Gold medal cyclist Joanna Rowsell, who appeared on stage, said the cash was “absolutely essential” as Team GB’s athletes trained. “I wouldn’t have been able to be a full-time cyclist without the lottery funding,” she said.

Lord Coe said the Olympics showed that Britain has not just got a “can do culture” but a “can deliver” culture. He said: “Britain and the British have a reputation for quality, for scrutiny, for raising the bar and setting new benchmarks. This is not an inhibitor or barrier to delivery; it makes for better delivery and should be embraced.”

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(Click here to watch the video above)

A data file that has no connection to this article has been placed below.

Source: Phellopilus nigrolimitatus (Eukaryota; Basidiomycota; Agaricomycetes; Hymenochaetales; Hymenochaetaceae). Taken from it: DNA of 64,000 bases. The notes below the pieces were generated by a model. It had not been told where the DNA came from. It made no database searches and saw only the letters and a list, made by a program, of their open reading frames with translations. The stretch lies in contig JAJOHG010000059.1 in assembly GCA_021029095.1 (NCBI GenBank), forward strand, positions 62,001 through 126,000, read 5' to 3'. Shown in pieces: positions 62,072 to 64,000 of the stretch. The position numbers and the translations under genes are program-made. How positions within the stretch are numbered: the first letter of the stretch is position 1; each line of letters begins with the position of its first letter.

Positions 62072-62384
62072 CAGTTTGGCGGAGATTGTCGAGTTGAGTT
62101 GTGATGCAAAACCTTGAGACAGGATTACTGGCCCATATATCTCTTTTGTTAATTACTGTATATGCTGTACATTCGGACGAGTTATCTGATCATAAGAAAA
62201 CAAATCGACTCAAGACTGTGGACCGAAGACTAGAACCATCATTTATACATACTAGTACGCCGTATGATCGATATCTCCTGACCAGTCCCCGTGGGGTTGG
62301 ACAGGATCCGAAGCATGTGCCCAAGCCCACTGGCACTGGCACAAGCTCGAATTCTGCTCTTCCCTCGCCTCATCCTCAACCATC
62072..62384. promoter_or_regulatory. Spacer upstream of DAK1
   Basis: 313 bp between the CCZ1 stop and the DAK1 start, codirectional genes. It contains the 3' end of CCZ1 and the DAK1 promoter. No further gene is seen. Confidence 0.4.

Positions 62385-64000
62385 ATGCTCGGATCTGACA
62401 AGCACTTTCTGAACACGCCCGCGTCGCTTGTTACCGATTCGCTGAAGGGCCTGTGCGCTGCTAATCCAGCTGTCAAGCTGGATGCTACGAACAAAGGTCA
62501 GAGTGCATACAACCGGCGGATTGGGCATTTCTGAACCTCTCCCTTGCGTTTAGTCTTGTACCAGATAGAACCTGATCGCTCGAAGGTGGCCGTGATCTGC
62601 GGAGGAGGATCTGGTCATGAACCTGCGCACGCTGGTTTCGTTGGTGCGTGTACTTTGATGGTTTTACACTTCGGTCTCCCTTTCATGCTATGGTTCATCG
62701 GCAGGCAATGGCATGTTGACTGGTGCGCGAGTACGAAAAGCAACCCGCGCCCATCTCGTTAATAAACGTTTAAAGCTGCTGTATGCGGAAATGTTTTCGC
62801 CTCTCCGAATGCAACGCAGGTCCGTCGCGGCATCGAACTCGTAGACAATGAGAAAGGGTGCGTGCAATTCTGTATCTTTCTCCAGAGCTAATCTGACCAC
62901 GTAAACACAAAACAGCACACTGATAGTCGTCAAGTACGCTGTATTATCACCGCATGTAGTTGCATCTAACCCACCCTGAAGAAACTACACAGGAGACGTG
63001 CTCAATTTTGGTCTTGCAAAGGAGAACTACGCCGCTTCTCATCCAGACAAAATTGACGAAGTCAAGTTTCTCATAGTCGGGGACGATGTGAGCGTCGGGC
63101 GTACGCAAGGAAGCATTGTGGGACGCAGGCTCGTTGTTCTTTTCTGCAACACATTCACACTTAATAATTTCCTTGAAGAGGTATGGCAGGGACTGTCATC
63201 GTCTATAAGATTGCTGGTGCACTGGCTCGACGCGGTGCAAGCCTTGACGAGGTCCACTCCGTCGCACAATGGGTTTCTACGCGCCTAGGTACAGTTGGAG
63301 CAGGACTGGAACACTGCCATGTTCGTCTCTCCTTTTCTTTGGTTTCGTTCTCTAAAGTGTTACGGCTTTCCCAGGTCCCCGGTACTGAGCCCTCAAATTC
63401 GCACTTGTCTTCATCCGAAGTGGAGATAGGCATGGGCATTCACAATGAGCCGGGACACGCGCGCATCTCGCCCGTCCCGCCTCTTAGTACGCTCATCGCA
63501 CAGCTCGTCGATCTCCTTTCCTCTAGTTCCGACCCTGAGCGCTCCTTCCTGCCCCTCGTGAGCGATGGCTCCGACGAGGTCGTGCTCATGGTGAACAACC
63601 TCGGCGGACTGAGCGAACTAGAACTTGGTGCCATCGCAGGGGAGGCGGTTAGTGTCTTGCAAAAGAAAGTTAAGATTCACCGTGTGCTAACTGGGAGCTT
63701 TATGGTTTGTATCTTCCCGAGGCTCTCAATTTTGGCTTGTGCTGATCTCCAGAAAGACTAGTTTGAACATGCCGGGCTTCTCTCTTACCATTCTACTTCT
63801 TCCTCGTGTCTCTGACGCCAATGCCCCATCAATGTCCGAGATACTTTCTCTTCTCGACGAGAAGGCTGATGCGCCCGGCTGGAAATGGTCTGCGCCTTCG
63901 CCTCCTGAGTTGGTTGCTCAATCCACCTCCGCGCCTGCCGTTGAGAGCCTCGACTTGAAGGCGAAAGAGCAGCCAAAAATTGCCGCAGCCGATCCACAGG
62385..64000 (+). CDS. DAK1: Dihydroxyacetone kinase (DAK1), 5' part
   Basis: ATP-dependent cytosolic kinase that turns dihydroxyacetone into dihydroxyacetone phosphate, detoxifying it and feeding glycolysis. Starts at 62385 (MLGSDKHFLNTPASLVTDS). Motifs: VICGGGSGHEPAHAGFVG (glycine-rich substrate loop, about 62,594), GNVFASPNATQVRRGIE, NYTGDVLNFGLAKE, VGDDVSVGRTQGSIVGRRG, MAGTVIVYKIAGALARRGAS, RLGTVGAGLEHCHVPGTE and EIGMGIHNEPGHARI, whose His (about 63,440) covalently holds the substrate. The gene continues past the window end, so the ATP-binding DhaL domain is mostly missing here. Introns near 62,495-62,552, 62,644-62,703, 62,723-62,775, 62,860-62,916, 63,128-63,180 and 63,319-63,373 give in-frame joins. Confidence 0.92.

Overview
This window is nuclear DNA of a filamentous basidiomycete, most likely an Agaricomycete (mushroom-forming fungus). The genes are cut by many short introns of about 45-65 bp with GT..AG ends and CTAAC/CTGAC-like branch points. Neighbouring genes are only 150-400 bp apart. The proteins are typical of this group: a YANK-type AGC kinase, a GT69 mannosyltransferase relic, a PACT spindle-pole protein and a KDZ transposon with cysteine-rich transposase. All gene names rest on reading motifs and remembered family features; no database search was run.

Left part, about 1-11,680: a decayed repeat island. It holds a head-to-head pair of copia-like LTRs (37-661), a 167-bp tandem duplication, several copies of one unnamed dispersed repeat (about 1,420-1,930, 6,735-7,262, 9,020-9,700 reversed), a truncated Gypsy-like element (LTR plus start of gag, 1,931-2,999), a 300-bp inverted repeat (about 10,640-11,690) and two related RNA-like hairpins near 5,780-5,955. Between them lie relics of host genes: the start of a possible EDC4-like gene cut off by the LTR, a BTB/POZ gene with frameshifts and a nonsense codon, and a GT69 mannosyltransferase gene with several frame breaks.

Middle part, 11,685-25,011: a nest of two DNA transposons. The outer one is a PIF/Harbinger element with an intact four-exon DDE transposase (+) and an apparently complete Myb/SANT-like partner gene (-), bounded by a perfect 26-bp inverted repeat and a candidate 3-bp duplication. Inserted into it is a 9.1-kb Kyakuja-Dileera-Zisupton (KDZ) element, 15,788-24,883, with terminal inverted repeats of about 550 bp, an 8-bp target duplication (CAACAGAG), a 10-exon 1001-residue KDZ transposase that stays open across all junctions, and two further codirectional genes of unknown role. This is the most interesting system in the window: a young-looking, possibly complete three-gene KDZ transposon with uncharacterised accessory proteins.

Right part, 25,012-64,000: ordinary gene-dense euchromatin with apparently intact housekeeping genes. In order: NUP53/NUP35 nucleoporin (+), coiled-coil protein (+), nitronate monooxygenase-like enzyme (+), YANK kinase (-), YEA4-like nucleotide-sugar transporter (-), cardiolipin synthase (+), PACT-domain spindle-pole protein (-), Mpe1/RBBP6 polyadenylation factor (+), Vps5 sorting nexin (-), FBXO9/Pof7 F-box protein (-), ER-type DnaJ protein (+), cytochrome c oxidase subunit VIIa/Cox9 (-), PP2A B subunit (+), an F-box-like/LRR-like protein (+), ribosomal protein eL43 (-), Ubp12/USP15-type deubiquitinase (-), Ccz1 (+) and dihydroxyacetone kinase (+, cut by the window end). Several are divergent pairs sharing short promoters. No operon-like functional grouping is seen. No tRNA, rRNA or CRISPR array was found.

Oscar Pistorius – Paralympics will change perceptions about disability, as reported in The Guardian:

Pistorius, the South African star of the Games, believes other countries will learn a lot from Britain’s enlightened approach to hosting the 2012 Paralympics. “The UK is definitely a country which deals with disability in a really amazing way,” Pistorius said. “There are a lot of people that are going to watch these Games around the world that are going to be forced in a way to see these Paralympics through the eyes of the people of the UK. And I think that is a great thing. There are a lot of people here that don’t focus on the disability any more, they focus on the athletes’ ability.”

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The British aroma of London 2012 victory bouquets…